Alongside several other organisations critical of the election process, the US-funded election watchdog Golos reports that its website has crashed following a distributed denial of service attack. ‘The attack was an attempt to close down our reporting on violations, because the violations we have shown reflect very poorly on the people who are in power,’ Golos deputy director Grigory Melkonyants was quoted as saying. The evening before polling day, their Director Lila Shibanova, was detained at the airport while police seized her laptop.
Counting the votes. Davlekanovo, Bashkortostan. Photo: Fred Weir
On December 5, as fraud allegations begin to be reported in the international media, the OSCE released a damning preliminary statement. Noting that ‘the elections were marked by the convergence of the State and the governing party’, they say that the vote count was ‘characterised by frequent procedural violations and instances of apparent manipulation, including several serious indications of ballot box stuffing’, alongside curtailment of freedom of assembly and interference with election monitors.
The three largest exit polls all show United Russia receiving between 2 and 12 per cent less of the vote than their final total. Several opposition leaders and election monitoring NGOs claimed a fair result would have lowered United Russia’s total by 20-25 per cent.
The return of defiance
That evening, several thousand people take to the streets of Moscow to protest against the fraud, demanding a re-run of the elections. Many are linked to the liberal opposition party Yabloko – which failed to reach the 7 per cent threshold which would have afforded it representation in the Duma – but the rally pulls in a range of malcontents ranging from nationalists to democratic socialists.
Demonstrations in Russia are infrequent, and small. An intimidating style of policing and the regular use of mass arrests mean that most dissent in Russia is channelled through the internet, which remains largely free from restrictions. Even 500 people coming out in defiance is considered a major event.
Despite the predictable arbitrary arrests, people come back out on Tuesday night, and by Saturday 10 December, an estimated 50,000 people take to the streets of Moscow, with protests spreading to 50 other towns around the country.
It has become the largest outbreak of civil unrest since the constitutional crisis of 1993, when tens of thousands marched in the capital in defence of parliament after Boris Yeltsin sought to have it dissolved by military force. Could the implications be similarly momentous?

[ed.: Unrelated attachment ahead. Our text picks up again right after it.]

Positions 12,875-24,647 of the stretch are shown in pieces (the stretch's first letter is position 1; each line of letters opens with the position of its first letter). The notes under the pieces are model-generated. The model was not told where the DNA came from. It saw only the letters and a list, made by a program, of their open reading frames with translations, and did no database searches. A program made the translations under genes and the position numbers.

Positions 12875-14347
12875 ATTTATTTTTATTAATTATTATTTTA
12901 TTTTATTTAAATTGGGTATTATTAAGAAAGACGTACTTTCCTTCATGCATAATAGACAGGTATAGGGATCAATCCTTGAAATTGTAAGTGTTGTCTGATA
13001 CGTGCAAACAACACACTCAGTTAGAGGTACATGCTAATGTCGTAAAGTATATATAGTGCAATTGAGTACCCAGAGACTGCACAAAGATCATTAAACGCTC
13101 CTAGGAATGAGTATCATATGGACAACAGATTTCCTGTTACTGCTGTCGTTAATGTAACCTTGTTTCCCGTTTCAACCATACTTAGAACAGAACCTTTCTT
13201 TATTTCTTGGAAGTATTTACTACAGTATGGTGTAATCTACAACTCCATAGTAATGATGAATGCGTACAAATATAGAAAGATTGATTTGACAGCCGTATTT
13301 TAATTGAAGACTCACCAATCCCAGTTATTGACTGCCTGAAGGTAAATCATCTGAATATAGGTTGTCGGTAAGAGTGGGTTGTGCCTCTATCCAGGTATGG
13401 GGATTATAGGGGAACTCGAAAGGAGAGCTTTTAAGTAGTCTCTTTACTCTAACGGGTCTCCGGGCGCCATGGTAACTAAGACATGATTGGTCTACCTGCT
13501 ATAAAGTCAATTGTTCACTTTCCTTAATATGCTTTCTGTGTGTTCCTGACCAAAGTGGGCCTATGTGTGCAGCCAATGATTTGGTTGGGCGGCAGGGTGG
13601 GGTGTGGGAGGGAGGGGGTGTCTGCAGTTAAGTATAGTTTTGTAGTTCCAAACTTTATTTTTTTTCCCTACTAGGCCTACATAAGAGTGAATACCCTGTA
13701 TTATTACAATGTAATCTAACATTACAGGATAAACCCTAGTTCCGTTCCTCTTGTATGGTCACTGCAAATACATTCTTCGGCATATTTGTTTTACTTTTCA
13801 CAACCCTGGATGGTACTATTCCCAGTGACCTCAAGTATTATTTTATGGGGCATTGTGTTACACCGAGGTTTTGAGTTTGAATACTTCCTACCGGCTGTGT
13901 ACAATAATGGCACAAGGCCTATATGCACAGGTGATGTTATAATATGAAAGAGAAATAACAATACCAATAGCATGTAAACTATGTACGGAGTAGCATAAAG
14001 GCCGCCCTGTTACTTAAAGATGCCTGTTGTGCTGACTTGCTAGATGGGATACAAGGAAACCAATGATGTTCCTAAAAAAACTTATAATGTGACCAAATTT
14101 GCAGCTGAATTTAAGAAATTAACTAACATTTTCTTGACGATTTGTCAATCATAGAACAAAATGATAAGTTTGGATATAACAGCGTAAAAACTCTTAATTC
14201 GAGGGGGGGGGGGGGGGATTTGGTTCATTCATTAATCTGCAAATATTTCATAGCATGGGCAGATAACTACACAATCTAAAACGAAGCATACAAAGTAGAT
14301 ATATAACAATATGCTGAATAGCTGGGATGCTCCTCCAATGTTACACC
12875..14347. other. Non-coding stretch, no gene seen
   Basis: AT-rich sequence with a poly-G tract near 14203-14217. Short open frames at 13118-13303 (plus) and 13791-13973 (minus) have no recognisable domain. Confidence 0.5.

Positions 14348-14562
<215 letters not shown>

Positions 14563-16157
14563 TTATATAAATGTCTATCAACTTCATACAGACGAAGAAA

For Putin it represents the most serious challenge of his political career. Although the protesters’ demands centre around the election fraud, the energy which drives them is dissatisfaction with more deep-rooted problems in Russian society. Continued economic malaise will mean the Kremlin will not be able to rely on the apathy induced by rising prosperity to cool the anger.
The cracks in the image of Russian democracy have become gaping fissures, and although it is too early to talk of a Russian Spring in the offing, all of a sudden Putin’s re-election looks far less certain than it did on 3 December.
Andrew Bowman was part of a delegation of journalists sent by the Moscow based Institute of Globalization and Social Movements to observe the election process in Bashkortostan
Briefing: Putin and Putinism
The 4 December elections served not just as a test of public opinion on the dominant political party United Russia, who have controlled the Duma since 2003, but also on ‘Putinism’, the political system Vladimir Putin has built for Russia since gaining the presidency in late 1999.
Putin won power with promises to bring order to the chaos of the post-Soviet transition. On this, he delivered. Powerful oligarchs were brought to heel, either co-opted by the regime or, as in the case of Mikhail Khodorkovsky, the imprisoned controller of the now-bankrupt petroleum firm Yukos, dispossessed.
Even if inequality, graft and insidious soft authoritarianism remained, a semblance of everyday law and order returned, and, most significantly, living standards began to rise from the lows reached following the IMF-coordinated ‘shock therapy’ liberalisation. Russia’s vast petro-chemical wealth – it is the single largest producer in the world – has famously made a few people spectacularly rich, but it has also provided the means by which the government could pursue a popular redistributive economic strategy.